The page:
While it pains me to admit this, I believe that Rick Warren should be heard. But let him be heard for what he is, a religious fascist. There are few evangelicals who do not pray for a totalitarian Christian state that would be devoid of freedom of thought.

What Obama has done for the FreeThought community is actually a backhanded favor. By inadvertantly stirring up the embers of a long smoldering fire, he has ensured that religious moderates and liberals can be reminded how dangerous the Evangelical Agenda truly is.

Posted in Philosophy, Politics, Religion | Tagged: , , , | 6 Comments »

Couldn’t have said it better myself

Posted by Eye4Cards on December 28, 2008

I was reading some Bertrand Russell on Christmas (doesn’t everybody?).  What can I say, it was a slow day and religion is on everyone’s mind that day.

I found his short essay on The Essence of Religion.  It struck a chord with me.  Many people have said most of what he wrote, but Russell managed to say so much in such a concise manner.  In case you are interested, I got this out of The Basic Writings of Bertrand Russell, 1961, Touchstone.  I’m sure you can hunt down nearly all of his work online though, if you google him.  He might as well be required reading for everyone because he touched on so many facets of human thought, not just religion.  It is striking how little his works have aged:

THE ESSENCE OF RELIGION

The decay of traditional religious beliefs, bitterly bewailed by upholders of the Churches, welcomed with joy by those who regard the old creeds as mere superstition, is an undeniable fact.  Yet when the dogmas have been rejected, the question of the place of religion in life is by no means decided.  The dogmas have been valued, not so much on their own account, as because they were believed to facilitate a certain attitude towards the world, an habitual direction of our thoughts, a life in the whole, free from the finiteness of self and providing an escape from the tyranny of desire and daily cares.  Such a life in the whole is possible without dogma, and ought not to perish through the indifference of those to whom the beliefs of former ages are no longer credible.  Acts inspired by religion have some quality of infinity in them :  they seem done in obedience to a command, and though they may achieve great ends, yet it is no clear knowledge of these ends that makes them seem imperative.  The beliefs which underlie such acts are often so deep and so instinctive as to remain unknown to those whose lives are built upon them.  Indeed, it may be not belief but feeling that makes religion :  a feeling which, when brought into the sphere of belief, may involve the conviction that this or that is good, but may, if it remains untouched by intellect, be only a feeling and yet be dominant in action…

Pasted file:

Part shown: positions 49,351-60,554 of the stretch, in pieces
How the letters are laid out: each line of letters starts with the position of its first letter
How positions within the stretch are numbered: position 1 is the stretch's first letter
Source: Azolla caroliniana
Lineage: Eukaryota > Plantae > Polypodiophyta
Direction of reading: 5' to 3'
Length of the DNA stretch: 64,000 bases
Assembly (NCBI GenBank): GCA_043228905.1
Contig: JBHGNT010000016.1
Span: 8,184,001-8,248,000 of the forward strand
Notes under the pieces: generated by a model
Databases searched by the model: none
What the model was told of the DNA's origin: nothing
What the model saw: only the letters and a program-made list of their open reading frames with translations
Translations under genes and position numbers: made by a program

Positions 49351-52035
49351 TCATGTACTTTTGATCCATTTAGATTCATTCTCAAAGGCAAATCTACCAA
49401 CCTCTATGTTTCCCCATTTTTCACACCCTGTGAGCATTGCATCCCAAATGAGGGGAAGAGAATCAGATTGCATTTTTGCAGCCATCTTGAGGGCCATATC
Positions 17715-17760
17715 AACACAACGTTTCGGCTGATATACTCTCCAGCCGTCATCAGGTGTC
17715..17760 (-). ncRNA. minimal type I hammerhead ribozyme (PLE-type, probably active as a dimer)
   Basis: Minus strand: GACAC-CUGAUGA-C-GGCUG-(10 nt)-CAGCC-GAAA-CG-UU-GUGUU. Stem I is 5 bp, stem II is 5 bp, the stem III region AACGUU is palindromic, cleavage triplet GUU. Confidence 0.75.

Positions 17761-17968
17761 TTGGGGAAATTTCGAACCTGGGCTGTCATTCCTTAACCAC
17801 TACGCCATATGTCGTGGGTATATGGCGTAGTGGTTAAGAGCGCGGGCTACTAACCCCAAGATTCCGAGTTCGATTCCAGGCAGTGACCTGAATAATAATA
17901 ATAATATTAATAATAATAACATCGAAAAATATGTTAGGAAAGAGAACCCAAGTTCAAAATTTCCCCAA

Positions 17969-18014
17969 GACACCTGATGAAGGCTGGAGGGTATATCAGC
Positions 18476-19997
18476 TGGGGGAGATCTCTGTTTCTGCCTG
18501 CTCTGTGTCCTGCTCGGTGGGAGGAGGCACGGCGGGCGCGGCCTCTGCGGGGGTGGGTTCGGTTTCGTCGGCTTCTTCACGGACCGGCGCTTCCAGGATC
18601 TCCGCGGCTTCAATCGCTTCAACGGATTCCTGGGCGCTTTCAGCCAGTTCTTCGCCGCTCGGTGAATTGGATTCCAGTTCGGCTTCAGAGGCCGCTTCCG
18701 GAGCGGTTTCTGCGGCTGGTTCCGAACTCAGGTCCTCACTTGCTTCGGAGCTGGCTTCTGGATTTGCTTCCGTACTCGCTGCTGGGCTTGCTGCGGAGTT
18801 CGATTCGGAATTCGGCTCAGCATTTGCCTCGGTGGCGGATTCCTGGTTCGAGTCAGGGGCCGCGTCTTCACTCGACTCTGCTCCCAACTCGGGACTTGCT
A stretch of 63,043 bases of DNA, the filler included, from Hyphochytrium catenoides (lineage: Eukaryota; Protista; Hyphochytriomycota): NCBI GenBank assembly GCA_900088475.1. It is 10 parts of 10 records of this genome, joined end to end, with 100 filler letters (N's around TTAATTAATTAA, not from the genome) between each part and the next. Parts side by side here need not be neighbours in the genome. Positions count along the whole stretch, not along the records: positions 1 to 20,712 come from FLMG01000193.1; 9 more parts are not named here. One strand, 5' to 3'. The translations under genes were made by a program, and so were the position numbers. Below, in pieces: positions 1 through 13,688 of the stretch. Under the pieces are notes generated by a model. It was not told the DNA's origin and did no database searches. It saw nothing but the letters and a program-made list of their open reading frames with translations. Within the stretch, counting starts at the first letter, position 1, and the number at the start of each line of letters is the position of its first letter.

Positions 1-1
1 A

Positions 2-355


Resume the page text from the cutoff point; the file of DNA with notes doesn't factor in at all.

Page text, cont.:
The animal part of man, being filled with the importance of its own desires, finds it intolerable to suppose that the universe is less aware of this importance;  a blank indifference to its hopes and fears is too painful to contemplate, and is therefore not regarded as admissable.  The divine part of man does not demand that the world shall conform to a pattern :  it accepts the world, and finds in wisdom a union which demands nothing of the world.  Its energy is not checked by what seems hostile, but interpenetrates it and becomes one with it.  It is not the strength of our ideals, but their weakness, that makes us dread the admission that they are ours, not the world’s.  We with our ideals must stand alone, and conquer, inwardly, the world’s indifference.  It is instinct, not wisdom, that finds this difficult and shivers at the solitude it seems to entail.  Wisdom does not feel this solitude, because it can achieve union even with what seems most alien.  The insistent demand that our ideals shall be already realized in the world is the last prison from which wisdom must be freed.  Every demand is a prison, and wisdom is only free when it asks nothing.

(The Hibbert Journal, Vol. II, October 1912.)

Posted in FreeThought, Philosophy, Religion | Tagged: , , | 1 Comment »

Facts, Values and a Place for the Profound: A conversation with Sam Harris

Posted by Andy D. on December 16, 2008

This is from The Science Network (TSN) and was a prelude before the Beyond Belief: Candles in the Dark conference.  I am glad they added economics and  psychology sections to the usual science and religion topics.  Bookmark the site and take your time with the lectures.  Enjoy.

Posted in Philosophy, Religion, Science | Tagged: , , , , | 2 Comments »

Passive-aggressive Christianity

Posted by Skeptigator on December 8, 2008

Flag of the Episcopal Church

Flag of the Episcopal Church

I occasionally peruse a local afternoon newspapers website for interesting local interest articles and I stumbled upon Kevin Leininger’s recent column, Viewing Episcopal split through historical lens, discussing the split within the Anglican Church over the issue of homosexuality.

I thought it was a good article and I usually enjoy his articles, I don’t often agree with him, but I appreciate them nonetheless.

What struck me however was the very last sentence,

And don’t tell me all of this just illustrates how silly and dangerous organized religion is. The record of organized atheism – Nazism, Communism, etc. – makes the Inquisition look tame.*